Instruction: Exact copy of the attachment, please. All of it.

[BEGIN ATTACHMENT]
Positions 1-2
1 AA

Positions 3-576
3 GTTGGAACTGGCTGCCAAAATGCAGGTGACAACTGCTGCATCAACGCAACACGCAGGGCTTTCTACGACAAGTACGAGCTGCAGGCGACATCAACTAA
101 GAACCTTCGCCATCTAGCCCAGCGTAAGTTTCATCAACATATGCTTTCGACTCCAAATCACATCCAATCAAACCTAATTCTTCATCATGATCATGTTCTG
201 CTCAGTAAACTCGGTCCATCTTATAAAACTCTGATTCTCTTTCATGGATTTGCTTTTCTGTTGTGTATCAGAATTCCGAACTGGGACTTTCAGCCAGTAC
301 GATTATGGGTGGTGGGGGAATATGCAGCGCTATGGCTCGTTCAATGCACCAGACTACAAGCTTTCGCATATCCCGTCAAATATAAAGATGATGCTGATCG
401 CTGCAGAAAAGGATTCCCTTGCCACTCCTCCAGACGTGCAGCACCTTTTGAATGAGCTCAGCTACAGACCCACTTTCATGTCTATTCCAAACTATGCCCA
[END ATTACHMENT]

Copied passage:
Positions 1-2
1 AA

Positions 3-576
3 GTTGGAACTGGCTGCCAAAATGCAGGTGACAACTGCTGCATCAACGCAACACGCAGGGCTTTCTACGACAAGTACGAGCTGCAGGCGACATCAACTAA
101 GAACCTTCGCCATCTAGCCCAGCGTAAGTTTCATCAACATATGCTTTCGACTCCAAATCACATCCAATCAAACCTAATTCTTCATCATGATCATGTTCTG
201 CTCAGTAAACTCGGTCCATCTTATAAAACTCTGATTCTCTTTCATGGATTTGCTTTTCTGTTGTGTATCAGAATTCCGAACTGGGACTTTCAGCCAGTAC
301 GATTATGGGTGGTGGGGGAATATGCAGCGCTATGGCTCGTTCAATGCACCAGACTACAAGCTTTCGCATATCCCGTCAAATATAAAGATGATGCTGATCG
401 CTGCAGAAAAGGATTCCCTTGCCACTCCTCCAGACGTGCAGCACCTTTTGAATGAGCTCAGCTACAGACCCACTTTCATGTCTATTCCAAACTATGCCCA